Shortly after President Brig David A Granger became President of the Cooperative Republic of Guyana, to the surprise of many he announced that his vision was to establish a Public Service College to produce professional and unbribable public servants. Lawrence Paul was given the onerous task of putting systems in place to make this a reality. Very early he appeared to be slow marching, but he quickly changed into quick time. The rest is now history. Recently he graduated the first batch of students. President Granger delivered the feature address at the graduation. Another set of students is already in training.
This college has its parallel. I can recall in 1990 when Laurie Lewis took over the apex of management in the Guyana Police Force he visited Adventure in Region 6 where a police patrol base was established in 1973 for the opening for the Corentyne highway. He found a compound with some very old and dilapidated buildings and dense bush. He posited that he would do training at that location. Commander ‘B’ Division Winston Felix who was present, asked Commissioner Lewis if he was contemplating jungle training there. The Commissioner told him that he will establish the Felix Austin Police College ‘B’ Division there and that he will make it a place of excellence. Commissioner Lewis engaged members of the business community in Berbice who donated several million dollars in cash and building materials towards the establishment of the college. He called the engagement with the businessmen, Police in Active Association with members of the Community- PAAC. His success with PAAC led to the formation of IMPACT in Georgetown and in all other police divisions ‒ patrol bases designed to respond rapidly to serious crimes. I was taken off leave and like Lawrence Paul given the mandate to set up the college. I became its first Comman-dant. Commander Winston Felix played a critical role in the establishment of the college. At the opening ceremony for the training institution President Desmond Hoyte delivered the main address.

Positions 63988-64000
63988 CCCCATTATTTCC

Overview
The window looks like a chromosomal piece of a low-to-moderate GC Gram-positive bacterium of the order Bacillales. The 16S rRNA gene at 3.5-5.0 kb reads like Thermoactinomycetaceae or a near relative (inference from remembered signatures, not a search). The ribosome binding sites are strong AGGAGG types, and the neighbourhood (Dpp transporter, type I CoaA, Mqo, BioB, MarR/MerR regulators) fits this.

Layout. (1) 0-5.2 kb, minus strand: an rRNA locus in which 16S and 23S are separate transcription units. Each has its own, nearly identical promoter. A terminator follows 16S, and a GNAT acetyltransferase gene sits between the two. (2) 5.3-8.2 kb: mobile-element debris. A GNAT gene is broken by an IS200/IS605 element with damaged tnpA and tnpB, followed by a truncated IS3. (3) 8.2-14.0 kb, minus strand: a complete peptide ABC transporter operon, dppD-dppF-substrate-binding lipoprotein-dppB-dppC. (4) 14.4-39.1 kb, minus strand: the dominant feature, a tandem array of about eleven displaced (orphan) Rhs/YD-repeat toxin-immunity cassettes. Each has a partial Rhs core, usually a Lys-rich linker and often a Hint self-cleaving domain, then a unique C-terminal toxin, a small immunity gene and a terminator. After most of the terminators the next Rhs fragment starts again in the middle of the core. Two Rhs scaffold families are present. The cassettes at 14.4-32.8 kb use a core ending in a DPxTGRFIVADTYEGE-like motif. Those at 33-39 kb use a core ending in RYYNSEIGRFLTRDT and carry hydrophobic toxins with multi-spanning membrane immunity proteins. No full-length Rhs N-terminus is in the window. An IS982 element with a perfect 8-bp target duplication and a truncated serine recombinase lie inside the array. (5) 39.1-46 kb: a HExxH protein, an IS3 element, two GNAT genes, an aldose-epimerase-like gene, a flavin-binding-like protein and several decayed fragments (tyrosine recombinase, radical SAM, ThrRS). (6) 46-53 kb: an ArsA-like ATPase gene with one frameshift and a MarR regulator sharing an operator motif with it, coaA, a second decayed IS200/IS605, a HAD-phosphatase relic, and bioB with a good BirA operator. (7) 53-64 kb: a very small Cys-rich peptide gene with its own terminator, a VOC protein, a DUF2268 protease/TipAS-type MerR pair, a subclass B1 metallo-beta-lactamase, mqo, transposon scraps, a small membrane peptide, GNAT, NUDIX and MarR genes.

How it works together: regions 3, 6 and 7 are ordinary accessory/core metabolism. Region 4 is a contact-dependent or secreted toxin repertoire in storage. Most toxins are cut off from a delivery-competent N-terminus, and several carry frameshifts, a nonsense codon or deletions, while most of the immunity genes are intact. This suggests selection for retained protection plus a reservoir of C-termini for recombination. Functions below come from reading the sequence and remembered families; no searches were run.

Since then the FAPC ‘B’ Division has become a place of excellence. It has produced several outstanding senior police officers including David Ramnarine, Act-ing Commissioner of Police; Ravindradat Budhram, Senior Superintendent, Com-mander ‘F’Division; Errol Watts Senior Superintendent, Guyana Police Force Projects Officer; Edmond Cooper, Senior Superintendent, Second in Command ‘B’ Division; Dion Moore, Superintendent, Traffic Officer; and Shivpersaud Bacchus, Superintendent, Commandant Felix Austin Police College, Georgetown. Simeon McBean quickly rose to the rank of Superintendent but his service was untimely and unfortunately abbreviated by the last government on his return to Guyana after he successfully completed a one year overseas scholarship in the United Kingdom.
Like the FAPC ‘B’ Division the Bertram Collins College of the Public Service will become a place of excellence. I listened carefully to Otto Vaughn the valedictor. He was awesome. It is an indication that a great amount of learning took place during training. The team of distinguished facilitators led by Lawrence Paul, Senior Director did a wonderful job. However, there must be sustainability. I did not look into the crystal ball but my vision like that of President Granger is that numerous outstanding professional public servants and great leaders will emerge from the college. It is just a matter of time. May God richly bless the Bertram Collins College of the Public Service.
Assistant Commissioner of